6943: Sergeant-Major Charles Stone (Part 1)
Sergeant-Major Charles STONE, No 1337, "C" Coy (Leigh) Essex Volunteers, M.S.M. Sergeant Major Stone lived at 12 Victoria Road, Leigh-on-Sea. He was born in Wiltshire and went to sea after leaving school, subsequently serving 21 years with the 3rd Dragoon Guards, seeing fighting in India, Egypt and South Africa, spending 18 months as A.D.C. to Lord Roberts. He was awarded the M.S.M. as a W.O.1. and subsequently served in the Natal Police, twice having a hip fractured and the top of his thumb shot off.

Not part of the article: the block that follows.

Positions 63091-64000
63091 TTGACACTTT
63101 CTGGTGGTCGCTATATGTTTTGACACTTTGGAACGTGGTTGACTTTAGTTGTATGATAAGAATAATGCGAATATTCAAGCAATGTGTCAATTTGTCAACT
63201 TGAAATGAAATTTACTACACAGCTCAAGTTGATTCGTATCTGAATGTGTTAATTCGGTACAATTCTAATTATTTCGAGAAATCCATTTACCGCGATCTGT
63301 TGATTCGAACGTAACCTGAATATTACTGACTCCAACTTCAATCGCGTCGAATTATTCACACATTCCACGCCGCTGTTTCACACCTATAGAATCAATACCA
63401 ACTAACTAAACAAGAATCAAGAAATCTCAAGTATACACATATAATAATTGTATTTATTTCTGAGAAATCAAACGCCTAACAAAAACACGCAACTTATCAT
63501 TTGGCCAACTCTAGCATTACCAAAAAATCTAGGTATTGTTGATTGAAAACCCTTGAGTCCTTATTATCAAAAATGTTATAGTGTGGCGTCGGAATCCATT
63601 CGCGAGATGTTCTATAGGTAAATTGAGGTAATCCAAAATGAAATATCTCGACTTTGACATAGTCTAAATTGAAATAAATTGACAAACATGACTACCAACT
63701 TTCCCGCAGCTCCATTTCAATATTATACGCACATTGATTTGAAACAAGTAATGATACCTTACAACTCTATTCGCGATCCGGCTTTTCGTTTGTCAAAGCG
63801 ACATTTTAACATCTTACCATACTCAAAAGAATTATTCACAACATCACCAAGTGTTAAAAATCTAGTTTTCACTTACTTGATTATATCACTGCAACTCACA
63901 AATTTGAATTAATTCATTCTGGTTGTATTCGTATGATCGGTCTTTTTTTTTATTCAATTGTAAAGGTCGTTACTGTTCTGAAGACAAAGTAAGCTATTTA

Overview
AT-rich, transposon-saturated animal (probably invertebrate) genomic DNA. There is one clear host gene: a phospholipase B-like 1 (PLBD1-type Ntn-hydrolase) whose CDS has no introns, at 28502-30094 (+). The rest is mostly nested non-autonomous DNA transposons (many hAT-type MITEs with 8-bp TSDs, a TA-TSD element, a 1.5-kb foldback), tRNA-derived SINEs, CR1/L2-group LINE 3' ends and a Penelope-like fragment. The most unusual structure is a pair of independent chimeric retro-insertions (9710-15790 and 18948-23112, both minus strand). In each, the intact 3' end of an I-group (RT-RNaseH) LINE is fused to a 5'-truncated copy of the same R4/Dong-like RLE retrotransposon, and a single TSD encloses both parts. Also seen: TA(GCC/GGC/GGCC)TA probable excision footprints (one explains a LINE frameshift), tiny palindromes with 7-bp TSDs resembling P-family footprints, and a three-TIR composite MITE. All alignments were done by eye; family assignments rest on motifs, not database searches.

He moved to Leigh from Clay End near Waltham, Hertfordshire in 1912. He volunteered at the outbreak as a drill instructor, joining "C" Coy (Leigh) of the Essex Volunteers, becoming C.S.M. then R.S.M. he was later appointed Recruiting Warrant Officer at Southend in June 1915.
On the 13th June 1917 he was travelling to London on a Medical Board Train (to which he was attached "Engaged on Secret Duties") when he was killed by a bomb at Liverpool Street Station during an air raid, aged 58. At the subsequent inquest it was revealed that his body had been terribly mutilated and that he was only identified by his clothing. It was decided that he had died of shock due to injuries of the head and neck and a composite fracture of the left thigh. He left a son and daughter by his first wife, and two daughters by his second. He was buried in War Grave BB.47 in Leigh-on-Sea cemetery.